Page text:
Music has the ability to carry messages across barriers and languages, and ten years ago UK-born, Sri Lankan artist M.I.A. released Arular, and that was her exact intent. Though the background of Arular is based on M.I.A.’s own brand of what she calls “guerrilla style” art, the album is a catchy electronic reggae dancehall mix that doesn’t slow down. From the backing track to M.I.A.’s voice, it is what would set up M.I.A. to break out into the U.S. music scene.
The album opens with a 30-second track called “Ba-na-na Skit,” and M.I.A. reminds us to get an education before the electro heavy beats of “Pull Up The People” opens the album for real, and from there, we see M.I.A.’s actual intent with her music. The track is heavy in its use of drum and bass, and M.I.A.’s rapping, coupled with her accent, makes the track reminiscent of old school dancehall tracks. But beneath the catchy beats, M.I.A. raps about helping the poor, and the fact that she is a soldier and willing to fight.
“Pull Up The People” is followed by “Bucky Done Gun,” which was one of the singles that was released twice. “Bucky Done Gun,” which, like many of the other tracks, is heavily influenced by the sounds of Brazil. It has a distinct sound, and many of the lyrics deal with M.I.A.’s experience with the Sri Lankan civil war. The song holds a political message. With such a distinct beat, the lyrics end up being very catchy. Unlike her other songs, the drum and bass is present, and the use of a live drum is noted.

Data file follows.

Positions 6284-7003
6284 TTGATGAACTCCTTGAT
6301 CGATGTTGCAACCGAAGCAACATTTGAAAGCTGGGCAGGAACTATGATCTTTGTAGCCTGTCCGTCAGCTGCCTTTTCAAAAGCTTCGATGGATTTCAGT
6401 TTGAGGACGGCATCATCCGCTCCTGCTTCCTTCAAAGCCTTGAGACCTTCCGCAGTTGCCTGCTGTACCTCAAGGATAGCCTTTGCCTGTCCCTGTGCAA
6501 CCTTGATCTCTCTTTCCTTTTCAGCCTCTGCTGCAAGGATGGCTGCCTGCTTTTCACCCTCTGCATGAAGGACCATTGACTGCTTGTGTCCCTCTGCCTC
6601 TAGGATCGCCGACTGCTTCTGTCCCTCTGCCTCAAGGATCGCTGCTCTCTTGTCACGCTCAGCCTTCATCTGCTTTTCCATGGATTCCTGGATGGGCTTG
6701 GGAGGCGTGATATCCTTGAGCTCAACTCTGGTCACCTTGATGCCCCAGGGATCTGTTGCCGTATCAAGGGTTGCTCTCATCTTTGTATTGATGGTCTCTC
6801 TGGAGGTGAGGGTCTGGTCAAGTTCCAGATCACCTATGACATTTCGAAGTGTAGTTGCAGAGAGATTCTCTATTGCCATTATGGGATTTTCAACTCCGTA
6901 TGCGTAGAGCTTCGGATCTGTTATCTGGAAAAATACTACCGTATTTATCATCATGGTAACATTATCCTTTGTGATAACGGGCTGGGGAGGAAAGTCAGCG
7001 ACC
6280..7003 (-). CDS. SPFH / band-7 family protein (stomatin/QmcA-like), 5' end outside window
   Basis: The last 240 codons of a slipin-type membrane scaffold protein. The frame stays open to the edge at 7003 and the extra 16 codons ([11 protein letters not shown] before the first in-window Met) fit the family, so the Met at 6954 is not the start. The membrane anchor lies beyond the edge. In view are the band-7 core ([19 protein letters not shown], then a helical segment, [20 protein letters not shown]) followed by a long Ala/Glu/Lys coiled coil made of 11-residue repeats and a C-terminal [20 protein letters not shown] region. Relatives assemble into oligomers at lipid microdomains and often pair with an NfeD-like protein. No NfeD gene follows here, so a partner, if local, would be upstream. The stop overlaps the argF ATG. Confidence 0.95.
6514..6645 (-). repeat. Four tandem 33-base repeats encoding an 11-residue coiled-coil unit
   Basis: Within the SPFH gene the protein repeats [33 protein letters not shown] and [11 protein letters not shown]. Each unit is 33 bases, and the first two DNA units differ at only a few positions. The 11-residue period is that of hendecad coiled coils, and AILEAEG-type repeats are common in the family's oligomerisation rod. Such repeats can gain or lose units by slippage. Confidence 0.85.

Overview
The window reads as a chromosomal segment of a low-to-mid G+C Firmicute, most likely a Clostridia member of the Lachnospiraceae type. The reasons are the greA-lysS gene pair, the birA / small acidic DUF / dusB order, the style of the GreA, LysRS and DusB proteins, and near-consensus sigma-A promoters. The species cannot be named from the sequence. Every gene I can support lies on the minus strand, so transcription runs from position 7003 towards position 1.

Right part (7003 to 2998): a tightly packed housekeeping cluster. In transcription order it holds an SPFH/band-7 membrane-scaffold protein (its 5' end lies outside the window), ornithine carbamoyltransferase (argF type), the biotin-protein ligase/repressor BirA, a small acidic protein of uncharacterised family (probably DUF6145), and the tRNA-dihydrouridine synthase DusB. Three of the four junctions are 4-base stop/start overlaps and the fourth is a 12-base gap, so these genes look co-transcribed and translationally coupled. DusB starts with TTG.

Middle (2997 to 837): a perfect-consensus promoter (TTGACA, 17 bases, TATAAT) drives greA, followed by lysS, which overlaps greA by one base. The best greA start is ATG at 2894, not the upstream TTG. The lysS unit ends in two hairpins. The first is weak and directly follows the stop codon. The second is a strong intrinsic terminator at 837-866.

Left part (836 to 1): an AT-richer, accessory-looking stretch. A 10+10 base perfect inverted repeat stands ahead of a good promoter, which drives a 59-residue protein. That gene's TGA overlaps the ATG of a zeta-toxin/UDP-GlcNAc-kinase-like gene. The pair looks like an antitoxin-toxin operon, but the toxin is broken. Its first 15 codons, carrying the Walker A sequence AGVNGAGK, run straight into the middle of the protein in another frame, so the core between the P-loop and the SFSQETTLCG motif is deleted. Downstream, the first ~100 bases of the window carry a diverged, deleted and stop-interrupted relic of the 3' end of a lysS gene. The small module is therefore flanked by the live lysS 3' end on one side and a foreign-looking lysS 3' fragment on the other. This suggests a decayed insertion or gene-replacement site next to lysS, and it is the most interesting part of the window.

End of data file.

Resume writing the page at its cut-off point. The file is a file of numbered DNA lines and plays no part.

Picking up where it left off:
“10 Dollar” is probably the biggest stand-out of the album. This is due to the fact that M.I.A. raps through the whole thing and displays her ability as an artist to rhyme. The beat is fast and sounds almost digital against her vocals. The track is a fast-paced club track, while still retaining the raw and gritty rap. M.I.A. discusses more of her life in the United Kingdom as opposed to some of her other tracks, which deal with Sri Lanka and other countries in Asia and the Middle East.
Arular, while never having been really popular in the United States, helped M.I.A. get noticed worldwide and was even listed as one of “1001 Albums to Listen to Before You Die.” It would take two years before M.I.A. to become a household name, but Arular is a stand-out album that it is all M.I.A. In the end, she is an artist who remains true to her messages.